The Cassady-Kerouac “Joan Anderson letter” – “the seminal piece of literature of the Beat Generation” rediscovered


Catalog cover for the upcoming (December 17 2014) auction of the Golden Goose Press Archive Collection at Profiles in History, Calabasas, California

The legendary Joan Anderson letter (the Beat Generation’s so-called “holy grail”)  has emerged! – in its entirety! – after a sixty-or-more year hiatus!

AP’s John Rogers reports today that the “16,000 (word) amphetamine-fueled stream-of-consciousness” note to Jack Kerouac from Neal Cassady will be part of a December 17 auction at Joe Maddalena‘s Southern California auction house, Profiles in History.

“It’s the seminal piece of literature of the Beat Generation”, Maddalena is quoted as saying, “and there are so many rumors and speculation of what happened to it”.

Turns out it didn’t disappear on  And there it stayed, until a mere two years ago, when “Los Angeles performance artist Jean Spinosa fortuitously unearthed it

The extraordinary story of the re-discovery of this letter is quite a story!  Here’s Jerry Cimino of the Beat Museum’s account (having previously been sworn to secrecy). As he notes, the on-line catalog “with all the photos and important details”, “probably goes live on Monday”

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Neal Cassady and Jack Kerouac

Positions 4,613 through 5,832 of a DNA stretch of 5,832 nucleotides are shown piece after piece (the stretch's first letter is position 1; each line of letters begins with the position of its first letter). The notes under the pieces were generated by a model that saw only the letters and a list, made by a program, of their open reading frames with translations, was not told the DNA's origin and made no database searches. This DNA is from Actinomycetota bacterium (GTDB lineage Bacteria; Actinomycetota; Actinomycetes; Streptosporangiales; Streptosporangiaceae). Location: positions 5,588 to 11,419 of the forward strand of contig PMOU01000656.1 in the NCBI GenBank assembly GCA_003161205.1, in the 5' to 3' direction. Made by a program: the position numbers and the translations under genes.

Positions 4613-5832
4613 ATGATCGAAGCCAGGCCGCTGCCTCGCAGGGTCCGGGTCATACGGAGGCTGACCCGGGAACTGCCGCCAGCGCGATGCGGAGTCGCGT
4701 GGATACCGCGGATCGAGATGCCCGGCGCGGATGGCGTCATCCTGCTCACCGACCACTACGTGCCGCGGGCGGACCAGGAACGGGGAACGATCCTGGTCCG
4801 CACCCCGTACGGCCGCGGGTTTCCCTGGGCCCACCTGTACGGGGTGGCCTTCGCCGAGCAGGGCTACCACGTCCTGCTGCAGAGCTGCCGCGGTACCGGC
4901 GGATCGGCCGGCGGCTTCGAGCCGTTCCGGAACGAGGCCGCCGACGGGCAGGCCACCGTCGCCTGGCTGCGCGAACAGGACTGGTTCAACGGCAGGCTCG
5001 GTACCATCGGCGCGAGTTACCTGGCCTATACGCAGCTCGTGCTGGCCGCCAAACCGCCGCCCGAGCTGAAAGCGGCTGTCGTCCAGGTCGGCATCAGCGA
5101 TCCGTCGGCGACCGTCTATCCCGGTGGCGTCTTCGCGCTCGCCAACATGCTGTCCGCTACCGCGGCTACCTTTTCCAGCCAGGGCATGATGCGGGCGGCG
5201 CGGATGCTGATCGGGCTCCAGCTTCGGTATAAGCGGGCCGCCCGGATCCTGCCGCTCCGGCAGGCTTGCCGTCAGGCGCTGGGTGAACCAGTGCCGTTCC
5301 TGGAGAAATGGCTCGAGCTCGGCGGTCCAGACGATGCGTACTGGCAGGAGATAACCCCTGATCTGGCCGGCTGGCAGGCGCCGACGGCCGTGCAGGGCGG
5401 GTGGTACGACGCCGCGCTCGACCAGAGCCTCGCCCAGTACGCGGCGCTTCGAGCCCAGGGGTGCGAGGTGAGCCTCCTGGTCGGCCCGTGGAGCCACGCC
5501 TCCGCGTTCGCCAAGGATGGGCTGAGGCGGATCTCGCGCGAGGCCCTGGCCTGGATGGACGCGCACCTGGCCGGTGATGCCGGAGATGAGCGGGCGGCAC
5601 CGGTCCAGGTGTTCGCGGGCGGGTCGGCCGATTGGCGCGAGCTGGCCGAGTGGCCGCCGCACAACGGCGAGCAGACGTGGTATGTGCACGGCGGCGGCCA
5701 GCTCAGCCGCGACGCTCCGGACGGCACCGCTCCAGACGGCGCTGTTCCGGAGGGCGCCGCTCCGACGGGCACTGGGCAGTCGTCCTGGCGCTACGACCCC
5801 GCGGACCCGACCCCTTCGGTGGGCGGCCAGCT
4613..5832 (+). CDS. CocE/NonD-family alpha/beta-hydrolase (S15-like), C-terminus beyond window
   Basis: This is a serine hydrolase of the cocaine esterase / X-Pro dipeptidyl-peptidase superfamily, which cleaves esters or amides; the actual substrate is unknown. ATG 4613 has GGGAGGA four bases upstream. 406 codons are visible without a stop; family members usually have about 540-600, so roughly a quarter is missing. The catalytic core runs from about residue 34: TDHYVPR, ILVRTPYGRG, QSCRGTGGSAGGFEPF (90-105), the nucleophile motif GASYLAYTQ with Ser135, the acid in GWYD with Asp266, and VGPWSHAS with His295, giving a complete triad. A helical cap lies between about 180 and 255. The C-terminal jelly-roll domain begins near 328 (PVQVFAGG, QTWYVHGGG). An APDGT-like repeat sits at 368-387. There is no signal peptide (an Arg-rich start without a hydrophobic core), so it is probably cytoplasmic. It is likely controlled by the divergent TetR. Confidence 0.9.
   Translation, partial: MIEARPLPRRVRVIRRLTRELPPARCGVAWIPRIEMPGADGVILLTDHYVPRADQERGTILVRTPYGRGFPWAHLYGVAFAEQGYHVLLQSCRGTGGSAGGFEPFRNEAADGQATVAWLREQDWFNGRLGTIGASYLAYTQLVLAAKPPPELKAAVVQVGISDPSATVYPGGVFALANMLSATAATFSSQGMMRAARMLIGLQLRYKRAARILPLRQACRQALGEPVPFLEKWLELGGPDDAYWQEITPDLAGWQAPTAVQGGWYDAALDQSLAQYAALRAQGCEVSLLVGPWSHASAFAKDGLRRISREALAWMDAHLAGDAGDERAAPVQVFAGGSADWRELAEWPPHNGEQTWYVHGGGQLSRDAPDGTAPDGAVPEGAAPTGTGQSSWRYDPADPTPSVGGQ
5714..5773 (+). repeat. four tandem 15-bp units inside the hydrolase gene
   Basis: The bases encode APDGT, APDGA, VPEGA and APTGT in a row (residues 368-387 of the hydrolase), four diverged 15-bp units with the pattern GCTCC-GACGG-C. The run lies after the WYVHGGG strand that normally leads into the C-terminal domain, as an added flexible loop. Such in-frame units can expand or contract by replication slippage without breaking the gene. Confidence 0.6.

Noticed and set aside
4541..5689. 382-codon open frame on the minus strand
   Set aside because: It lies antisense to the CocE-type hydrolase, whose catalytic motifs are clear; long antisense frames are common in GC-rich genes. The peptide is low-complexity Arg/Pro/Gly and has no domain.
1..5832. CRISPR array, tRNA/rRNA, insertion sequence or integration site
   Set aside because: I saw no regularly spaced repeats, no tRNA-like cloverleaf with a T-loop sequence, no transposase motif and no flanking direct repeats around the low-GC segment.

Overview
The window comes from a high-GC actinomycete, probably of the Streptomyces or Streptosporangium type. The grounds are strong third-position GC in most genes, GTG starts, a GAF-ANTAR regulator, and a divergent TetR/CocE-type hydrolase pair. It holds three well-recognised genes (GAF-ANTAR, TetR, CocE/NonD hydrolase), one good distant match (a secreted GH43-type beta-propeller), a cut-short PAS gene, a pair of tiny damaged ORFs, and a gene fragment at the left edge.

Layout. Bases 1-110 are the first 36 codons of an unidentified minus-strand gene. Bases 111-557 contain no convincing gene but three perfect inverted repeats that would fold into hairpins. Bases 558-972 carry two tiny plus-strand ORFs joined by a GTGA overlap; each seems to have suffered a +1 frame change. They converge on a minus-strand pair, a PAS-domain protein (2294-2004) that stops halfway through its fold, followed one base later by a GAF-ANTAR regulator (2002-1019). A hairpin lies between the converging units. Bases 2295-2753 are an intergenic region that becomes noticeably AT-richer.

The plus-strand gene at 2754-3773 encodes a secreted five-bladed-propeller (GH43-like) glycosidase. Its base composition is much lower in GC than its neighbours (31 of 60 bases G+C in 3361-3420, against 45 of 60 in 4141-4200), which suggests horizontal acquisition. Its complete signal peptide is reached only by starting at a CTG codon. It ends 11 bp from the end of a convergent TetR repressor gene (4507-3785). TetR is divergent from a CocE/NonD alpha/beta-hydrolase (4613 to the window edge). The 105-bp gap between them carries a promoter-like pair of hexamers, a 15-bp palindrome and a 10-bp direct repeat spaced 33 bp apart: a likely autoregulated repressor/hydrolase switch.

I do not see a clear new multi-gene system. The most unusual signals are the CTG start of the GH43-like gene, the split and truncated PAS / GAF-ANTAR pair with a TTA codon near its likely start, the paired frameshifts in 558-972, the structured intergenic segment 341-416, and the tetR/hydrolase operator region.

1. Charles Plymell tried posting this earlier today, but we couldn't get it to work, so am posting it for him:

    Much greater literature than Kerouac! Though I've never read On The Road except for excerpts in my face in lit anthologies & the parts Neal read to me about himself. I was surprised at Neal's remarkable style, which is not the Benzedrine novelty one would have you believe. Only caught a couple of errors, I lived in a flat on Gough St. where Neal & Allen (& Ann) moved in with me ostensibly to help Neal write his First Third for Ferlinghetti to publish. I had met them earlier when I was having a party after Allen returned from India with Beat Generation in tow. He was supposed to go to many parties that night. I'm sure Gerd Stern (PLEASE!) was on the list. As I sat days later while the two great academic Beats (Sorbonne & Columbia) tried to make Neal write the learn'd prose, I knew it wouldn't work. Neal was even faster with word association at that time! The First Third was finally published, but I never thought much of it. Poor Neal. No wonder he had an underlying hostility for being the "errand boy" for the famous names who had no story but him. All of whom could not hold a candle to this writing, which is not a Benzedrine rush as much as accomplished prose of a great writer. Charles Plymell , Cherry Valley, NY Nov, 2014

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